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National Theatre Blog

National Theatre: Statement on the Culture Recovery Fund

The ensemble lift their hands towards the audiences, from Pericles, a Public Acts performance, on the Olivier Theatre stage at the National Theatre

The National Theatre is incredibly grateful and relieved to secure an emergency loan from the Government’s Culture Recovery Fund. It is a vital lifeline that will form part of our recovery, helping to ensure that the National Theatre will be here for culture and here for the nation, now and in the future.  

 

The National Theatre’s impact extends across the UK and around the world, reaching millions of audience members and young people, and employing thousands of artists and freelancers every year. All of that was put under threat this year by the devastating financial impact of Coronavirus closures which cut off 75% of our income overnight. Despite the generosity of our audiences and supporters and the drastic action we took to reduce costs including – very sadly – job losses, we face a multi-million-pound deficit this year and next. 

The decision to apply for a loan of this scale was not taken lightly; it is an essential component in our survival. Together with support we hope to secure from our partners, donors and audiences it will enable us to invest in the freelance creative workforce to produce some of the world’s most exciting theatre.  

The Culture Recovery Fund demonstrates a clear recognition of the contribution culture makes to the nation. We look forward to continuing to work with Government to ensure this investment is built on in the long term and reaches all parts of our sector.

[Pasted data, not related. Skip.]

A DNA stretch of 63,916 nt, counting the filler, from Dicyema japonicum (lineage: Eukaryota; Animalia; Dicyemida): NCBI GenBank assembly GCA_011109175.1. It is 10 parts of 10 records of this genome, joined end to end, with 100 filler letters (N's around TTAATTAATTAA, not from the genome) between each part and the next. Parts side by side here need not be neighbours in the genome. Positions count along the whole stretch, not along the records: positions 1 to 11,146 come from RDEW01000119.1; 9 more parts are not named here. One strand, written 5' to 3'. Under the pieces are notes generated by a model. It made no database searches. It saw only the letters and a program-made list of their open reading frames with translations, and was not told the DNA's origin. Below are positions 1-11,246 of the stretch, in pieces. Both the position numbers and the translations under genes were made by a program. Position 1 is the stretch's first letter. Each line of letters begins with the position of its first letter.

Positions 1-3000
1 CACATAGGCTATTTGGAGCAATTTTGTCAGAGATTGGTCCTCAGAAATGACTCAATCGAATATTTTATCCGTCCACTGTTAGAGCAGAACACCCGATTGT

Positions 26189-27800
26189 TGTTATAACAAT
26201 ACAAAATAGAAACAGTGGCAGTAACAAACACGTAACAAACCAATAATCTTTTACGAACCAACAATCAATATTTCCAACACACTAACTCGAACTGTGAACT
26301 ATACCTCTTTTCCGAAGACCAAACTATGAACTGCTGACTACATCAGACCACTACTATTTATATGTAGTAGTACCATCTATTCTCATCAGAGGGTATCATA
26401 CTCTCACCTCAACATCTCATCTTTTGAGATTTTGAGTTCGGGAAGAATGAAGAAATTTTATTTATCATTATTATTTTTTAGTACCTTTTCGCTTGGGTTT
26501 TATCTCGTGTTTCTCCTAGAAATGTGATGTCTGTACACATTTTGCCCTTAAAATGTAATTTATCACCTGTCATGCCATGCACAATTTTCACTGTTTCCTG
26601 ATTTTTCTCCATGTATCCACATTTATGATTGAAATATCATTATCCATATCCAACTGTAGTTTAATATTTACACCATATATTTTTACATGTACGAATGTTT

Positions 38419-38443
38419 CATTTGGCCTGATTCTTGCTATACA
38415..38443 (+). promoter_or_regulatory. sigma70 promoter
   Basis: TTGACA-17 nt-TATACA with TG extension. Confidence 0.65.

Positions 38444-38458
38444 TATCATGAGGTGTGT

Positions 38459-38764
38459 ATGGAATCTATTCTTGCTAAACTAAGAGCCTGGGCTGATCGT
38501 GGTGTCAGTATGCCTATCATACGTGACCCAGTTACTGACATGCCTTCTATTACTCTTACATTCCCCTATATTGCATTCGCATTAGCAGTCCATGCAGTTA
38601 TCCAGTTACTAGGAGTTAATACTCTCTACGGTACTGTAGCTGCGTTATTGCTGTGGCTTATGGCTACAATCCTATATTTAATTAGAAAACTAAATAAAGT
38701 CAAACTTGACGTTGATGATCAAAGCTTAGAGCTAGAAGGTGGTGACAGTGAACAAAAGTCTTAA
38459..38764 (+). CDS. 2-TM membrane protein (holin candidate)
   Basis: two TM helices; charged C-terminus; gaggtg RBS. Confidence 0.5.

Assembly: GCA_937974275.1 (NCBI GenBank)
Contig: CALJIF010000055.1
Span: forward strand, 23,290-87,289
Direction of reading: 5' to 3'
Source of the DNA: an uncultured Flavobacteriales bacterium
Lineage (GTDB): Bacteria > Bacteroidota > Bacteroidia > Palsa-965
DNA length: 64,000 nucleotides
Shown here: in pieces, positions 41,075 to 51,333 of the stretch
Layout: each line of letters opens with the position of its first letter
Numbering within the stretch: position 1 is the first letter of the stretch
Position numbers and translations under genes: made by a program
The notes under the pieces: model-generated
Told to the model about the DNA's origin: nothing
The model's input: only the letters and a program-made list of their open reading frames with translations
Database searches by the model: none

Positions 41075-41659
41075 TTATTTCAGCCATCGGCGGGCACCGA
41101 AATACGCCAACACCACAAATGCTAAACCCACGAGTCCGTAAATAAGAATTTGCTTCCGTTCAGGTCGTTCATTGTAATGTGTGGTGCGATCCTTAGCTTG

While the challenges of this pandemic are not over, we can now begin to rebuild the NT with a renewed commitment to make world-class theatre for everyone that celebrates the diversity of our nation. We will widen digital access, offer opportunities for every child in the country to experience theatre, help develop the next generation of talent, and change lives through participation. We stand ready to play our part in supporting the UK’s economic and emotional recovery from the effects of COVID-19. 

Joint Chief Executives Lisa Burger and Rufus Norris

What does the future hold for the National Theatre? Rufus Norris reflects on the work of cultural recovery beyond 2020 and finding every way possible to support the whole arts ecology.

 

Theatre is at the heart of Britain’s creativity and the National Theatre is a crucial part of that, whether working with young people across the country or making shows to thrill global audiences. Alongside the grants to smaller theatres, it’s wonderful to hear that the NT’s future is being supported by this lifeline loan.

Olivia Colman, who starred in Lucy Kirkwood’s Mosquitoes at the National Theatre